City of North Bay to dedicate land in honor of Blue Bombers head coach O’Shea

He is a six-time Gray Cup champion and a member of the Canadian Football Hall of Fame. But on Saturday he will simply be known as Mike O’Shea of ​​North Bay, Ont.

On Saturday, the City of North Bay will dedicate the soccer field at the Steve Omischl Sports Complex in honor of O’Shea, head coach of the Winnipeg Blue Bombers. But while this will be the latest in a long line of footballing achievements for the 51-year-old North Bay native, O’Shea says this one will be different.

« I think there’s obviously a warmer feeling when it’s something to do with the city, » O’Shea said in a phone interview Wednesday. « The other side of that is one of the best things about being from North Bay is you’re just Mike O’Shea from North Bay and nothing else.

« Everyone who was in it understands where I’m from, all your buddies keep you grounded. You’re still just the kid who grew up in the neighborhood, which is a great, great thing. »

I am very proud to be from North Bay.​​​​​-Mike O’Shea

O’Shea, six-foot-three, 228 pounds, had a stellar 16-year CFL career as a linebacker with the Hamilton Tiger-Cats (1993-95, 2000) and Toronto Argonauts (1996-99 , 2001-08). He won three Gray Cups as an Argos player (1996-97, 2004) and in 271 regular season games he racked up 1,151 tackles – the most by a Canadian and second in history of the league.

O’Shea was the CFL’s top rookie in 1993 and its top Canadian six years later. Argo of all time, O’Shea was inducted into the Canadian Football Hall of Fame in 2017.

Success followed O’Shea through the coaching ranks. He added a fourth Gray Cup ring in 2012 as Toronto’s special teams coordinator with numbers five and six in the past two seasons (2019, 21) as Winnipeg’s head coach. O’Shea also won the Annis Stukus Trophy as the CFL’s top coach last season.

Winnipeg is certainly in contention for a third consecutive title. The Bombers (9-0) are the only undefeated team in the league heading into Thursday’s home game against the Montreal Alouettes (2-6).

With another regular season win, Winnipeg will reach double-digit wins for a sixth straight year under O’Shea, who is 76-55 in the regular season since becoming the Bombers’ head coach in 2013. But the franchise is 64-31 in the regular season since 2016 and a perfect 5-0 playoff record since 2019.

Winnipeg Blue Bombers head coach Mike O’Shea gets poured a sports drink as his team defeats the Hamilton Tiger Cats in the 107th Gray Cup in Calgary, Alta., Sunday, November 24, 2019 THE CANADIAN PRESS/Frank Gunn (Frank Gunn/The Canadian Press)

A humble beginning

Exhilarating stuff, indeed, for someone who started football in Year 9 at Widdifield Secondary School.

« You don’t start from that first day being afraid to go out on the field to have it play out that way, » O’Shea said. « I think my early years I was just happy to survive and be part of a team.

« My first year, I probably would have felt good if they hadn’t played me. »

Ever humble, O’Shea downplayed his football accomplishments compared to other North Bay athletes, including freestyle skiing world champion Omischl and waterskiing world champion Jaimee Bull.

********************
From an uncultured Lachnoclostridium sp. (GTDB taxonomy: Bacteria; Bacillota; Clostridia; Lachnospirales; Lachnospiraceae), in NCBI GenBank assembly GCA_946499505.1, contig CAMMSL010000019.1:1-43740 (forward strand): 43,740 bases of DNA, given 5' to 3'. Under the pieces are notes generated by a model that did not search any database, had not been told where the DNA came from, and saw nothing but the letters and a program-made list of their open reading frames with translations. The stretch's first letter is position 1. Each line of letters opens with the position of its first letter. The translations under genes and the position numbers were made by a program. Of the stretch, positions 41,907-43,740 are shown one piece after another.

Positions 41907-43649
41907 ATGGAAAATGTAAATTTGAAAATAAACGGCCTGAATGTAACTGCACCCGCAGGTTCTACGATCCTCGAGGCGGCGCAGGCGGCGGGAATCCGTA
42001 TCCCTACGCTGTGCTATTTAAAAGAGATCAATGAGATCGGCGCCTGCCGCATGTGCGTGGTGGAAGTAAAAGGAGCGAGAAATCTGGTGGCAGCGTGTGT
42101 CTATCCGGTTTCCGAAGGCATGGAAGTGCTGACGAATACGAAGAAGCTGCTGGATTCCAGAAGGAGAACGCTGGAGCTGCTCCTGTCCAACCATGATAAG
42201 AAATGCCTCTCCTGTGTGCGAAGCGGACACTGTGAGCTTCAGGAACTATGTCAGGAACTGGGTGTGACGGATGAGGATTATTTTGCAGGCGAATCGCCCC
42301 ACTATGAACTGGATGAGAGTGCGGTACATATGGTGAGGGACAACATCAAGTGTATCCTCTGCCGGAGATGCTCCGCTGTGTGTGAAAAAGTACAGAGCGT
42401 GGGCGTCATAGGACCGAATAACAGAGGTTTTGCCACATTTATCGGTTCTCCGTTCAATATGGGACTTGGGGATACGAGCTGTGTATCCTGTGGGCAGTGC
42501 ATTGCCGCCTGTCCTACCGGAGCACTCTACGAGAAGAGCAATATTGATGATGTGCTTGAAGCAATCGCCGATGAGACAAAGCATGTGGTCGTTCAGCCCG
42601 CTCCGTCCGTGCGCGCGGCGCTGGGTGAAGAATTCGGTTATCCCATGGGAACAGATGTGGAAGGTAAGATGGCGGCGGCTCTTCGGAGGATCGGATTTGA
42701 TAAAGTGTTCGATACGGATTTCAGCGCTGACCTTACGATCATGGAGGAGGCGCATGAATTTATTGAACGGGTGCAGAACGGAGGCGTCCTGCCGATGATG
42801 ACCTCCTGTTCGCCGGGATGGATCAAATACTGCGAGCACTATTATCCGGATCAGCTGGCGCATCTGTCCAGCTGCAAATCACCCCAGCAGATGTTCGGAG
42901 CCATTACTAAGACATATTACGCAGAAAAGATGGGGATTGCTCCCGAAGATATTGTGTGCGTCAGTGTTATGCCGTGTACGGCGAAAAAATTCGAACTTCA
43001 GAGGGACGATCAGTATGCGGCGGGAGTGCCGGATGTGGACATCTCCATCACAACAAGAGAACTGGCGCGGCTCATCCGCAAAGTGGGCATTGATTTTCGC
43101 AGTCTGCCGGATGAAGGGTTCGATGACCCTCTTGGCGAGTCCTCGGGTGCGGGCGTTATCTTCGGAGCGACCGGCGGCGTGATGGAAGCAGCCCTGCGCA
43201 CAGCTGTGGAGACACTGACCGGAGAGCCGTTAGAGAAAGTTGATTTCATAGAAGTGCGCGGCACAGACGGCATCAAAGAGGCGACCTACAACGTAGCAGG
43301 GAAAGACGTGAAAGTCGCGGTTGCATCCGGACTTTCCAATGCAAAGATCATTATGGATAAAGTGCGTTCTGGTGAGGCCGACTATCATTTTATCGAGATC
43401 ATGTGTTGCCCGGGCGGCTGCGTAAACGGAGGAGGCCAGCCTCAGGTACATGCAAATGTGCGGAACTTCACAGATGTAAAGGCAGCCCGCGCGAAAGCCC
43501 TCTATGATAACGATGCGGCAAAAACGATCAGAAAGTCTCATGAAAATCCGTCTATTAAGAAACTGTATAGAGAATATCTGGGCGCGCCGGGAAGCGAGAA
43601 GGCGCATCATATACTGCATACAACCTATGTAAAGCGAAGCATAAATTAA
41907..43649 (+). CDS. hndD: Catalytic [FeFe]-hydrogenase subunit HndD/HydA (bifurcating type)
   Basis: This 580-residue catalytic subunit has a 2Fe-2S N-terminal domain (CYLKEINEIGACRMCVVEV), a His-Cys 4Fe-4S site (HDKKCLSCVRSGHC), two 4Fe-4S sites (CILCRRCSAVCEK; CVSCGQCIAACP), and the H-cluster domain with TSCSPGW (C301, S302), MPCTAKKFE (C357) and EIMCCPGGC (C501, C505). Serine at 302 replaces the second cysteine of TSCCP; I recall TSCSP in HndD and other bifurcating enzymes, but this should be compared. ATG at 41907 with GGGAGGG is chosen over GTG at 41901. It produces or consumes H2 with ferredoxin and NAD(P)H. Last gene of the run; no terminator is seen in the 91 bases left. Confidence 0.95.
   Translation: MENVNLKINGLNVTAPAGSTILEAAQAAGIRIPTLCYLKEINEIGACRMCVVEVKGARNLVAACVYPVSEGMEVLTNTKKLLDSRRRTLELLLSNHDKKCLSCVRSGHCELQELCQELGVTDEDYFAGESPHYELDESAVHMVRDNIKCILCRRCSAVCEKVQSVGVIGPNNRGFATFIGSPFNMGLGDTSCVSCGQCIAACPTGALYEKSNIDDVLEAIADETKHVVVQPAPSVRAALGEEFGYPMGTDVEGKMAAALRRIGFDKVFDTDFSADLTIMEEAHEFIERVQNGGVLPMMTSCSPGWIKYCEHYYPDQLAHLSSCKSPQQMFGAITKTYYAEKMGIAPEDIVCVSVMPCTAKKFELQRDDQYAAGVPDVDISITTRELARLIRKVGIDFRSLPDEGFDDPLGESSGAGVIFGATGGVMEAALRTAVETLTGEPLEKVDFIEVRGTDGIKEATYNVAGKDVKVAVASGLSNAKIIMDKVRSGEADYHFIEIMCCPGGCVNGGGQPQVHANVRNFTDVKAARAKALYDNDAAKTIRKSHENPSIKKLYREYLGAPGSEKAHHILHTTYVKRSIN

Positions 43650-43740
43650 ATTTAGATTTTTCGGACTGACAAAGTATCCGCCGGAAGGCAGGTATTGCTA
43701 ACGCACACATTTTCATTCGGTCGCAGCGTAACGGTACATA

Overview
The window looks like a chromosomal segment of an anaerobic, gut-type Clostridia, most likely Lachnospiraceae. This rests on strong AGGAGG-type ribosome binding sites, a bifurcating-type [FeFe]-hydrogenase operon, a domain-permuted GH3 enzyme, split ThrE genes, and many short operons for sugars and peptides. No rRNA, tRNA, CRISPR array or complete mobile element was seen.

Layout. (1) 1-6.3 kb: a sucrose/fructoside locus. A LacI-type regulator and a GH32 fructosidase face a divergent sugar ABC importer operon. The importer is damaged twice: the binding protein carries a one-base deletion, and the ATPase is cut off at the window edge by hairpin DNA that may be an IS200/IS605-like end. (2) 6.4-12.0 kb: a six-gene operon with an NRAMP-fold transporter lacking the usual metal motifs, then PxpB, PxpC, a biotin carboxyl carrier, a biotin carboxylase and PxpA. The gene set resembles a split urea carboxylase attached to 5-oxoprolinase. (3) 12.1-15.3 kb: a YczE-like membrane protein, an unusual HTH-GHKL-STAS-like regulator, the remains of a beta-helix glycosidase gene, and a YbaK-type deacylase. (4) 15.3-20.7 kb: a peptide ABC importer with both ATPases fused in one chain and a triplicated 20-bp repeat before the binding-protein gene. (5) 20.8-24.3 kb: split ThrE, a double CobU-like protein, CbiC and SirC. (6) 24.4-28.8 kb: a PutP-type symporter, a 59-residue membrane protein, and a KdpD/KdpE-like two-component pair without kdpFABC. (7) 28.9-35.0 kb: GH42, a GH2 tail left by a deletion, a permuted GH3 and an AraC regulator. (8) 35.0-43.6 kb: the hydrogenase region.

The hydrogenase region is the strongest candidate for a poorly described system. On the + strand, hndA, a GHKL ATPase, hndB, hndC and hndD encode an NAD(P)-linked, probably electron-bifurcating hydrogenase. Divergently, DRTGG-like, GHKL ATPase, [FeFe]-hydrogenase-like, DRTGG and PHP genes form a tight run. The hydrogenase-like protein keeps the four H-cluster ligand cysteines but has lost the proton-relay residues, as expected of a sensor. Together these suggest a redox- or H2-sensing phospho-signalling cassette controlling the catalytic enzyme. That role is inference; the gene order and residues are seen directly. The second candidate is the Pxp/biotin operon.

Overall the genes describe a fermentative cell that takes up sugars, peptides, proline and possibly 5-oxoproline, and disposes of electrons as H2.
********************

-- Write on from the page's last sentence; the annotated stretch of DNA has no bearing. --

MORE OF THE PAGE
« These are the kind of people who come out of North Bay, » O’Shea said. « There are some amazing athletes who have come out of North Bay. I’m bottom of the list in terms of people who have done amazing things.

« I’m very proud to be from North Bay. »

O’Shea is also proud of Winnipeg’s success, which he attributes to the team’s players and coaches.

« We’ve had very good continuity with our coaching staff, but on top of that they’re very, very good coaches coaching very, very good players, » O’Shea said. « They (the players) get it, that’s the easiest way to put it.

« They have a huge capacity for work, they always work, they love it and like to do it together and they do it for the right reasons. »

Something O’Shea says he sees daily.

« The buzz here in the morning before the day has even started is incredible, » he said. « You can just close your eyes and hear the conversations, the tape being watched, the football being discussed, the camaraderie.

« It’s a very easy and pleasant place to live. »

After Thursday’s game, Winnipeg will have its first week off, becoming the last CFL team to have time out this season. But O’Shea said there was no discussion in the ranks about having to play week after week.

« If there were more games on the schedule before our first pass, it would just be ‘That’s the schedule,’ O’Shea said. « It’s almost like when we talk about the grind, the look on their (players’) faces is, ‘What grind?’

« They saw the program, they knew what awaited us, we asked them to manage it and they are smart enough to manage it themselves. The coaches were very flexible when I asked them to give the players more time. A one day prep week was what it was this week. Nothing brings them down in their process.

And that includes Winnipeg, which must continually play with a bullseye firmly on its back.

« The core veterans group has been doing this for years, » O’Shea said. “Winning is nothing new to them and they never try to confuse the issue by talking about a past win or a future game.

« They don’t talk about the record so far, they’re so focused on this week that the rest is irrelevant. Not all the wins this year have been pretty for sure, but they’re all learning It’s not the results it’s not the overall records it’s the lessons and making sure we learn as we go I think that’s another good thing about this year they’re learning continuously and as much as they get it, they never act like they have it. »

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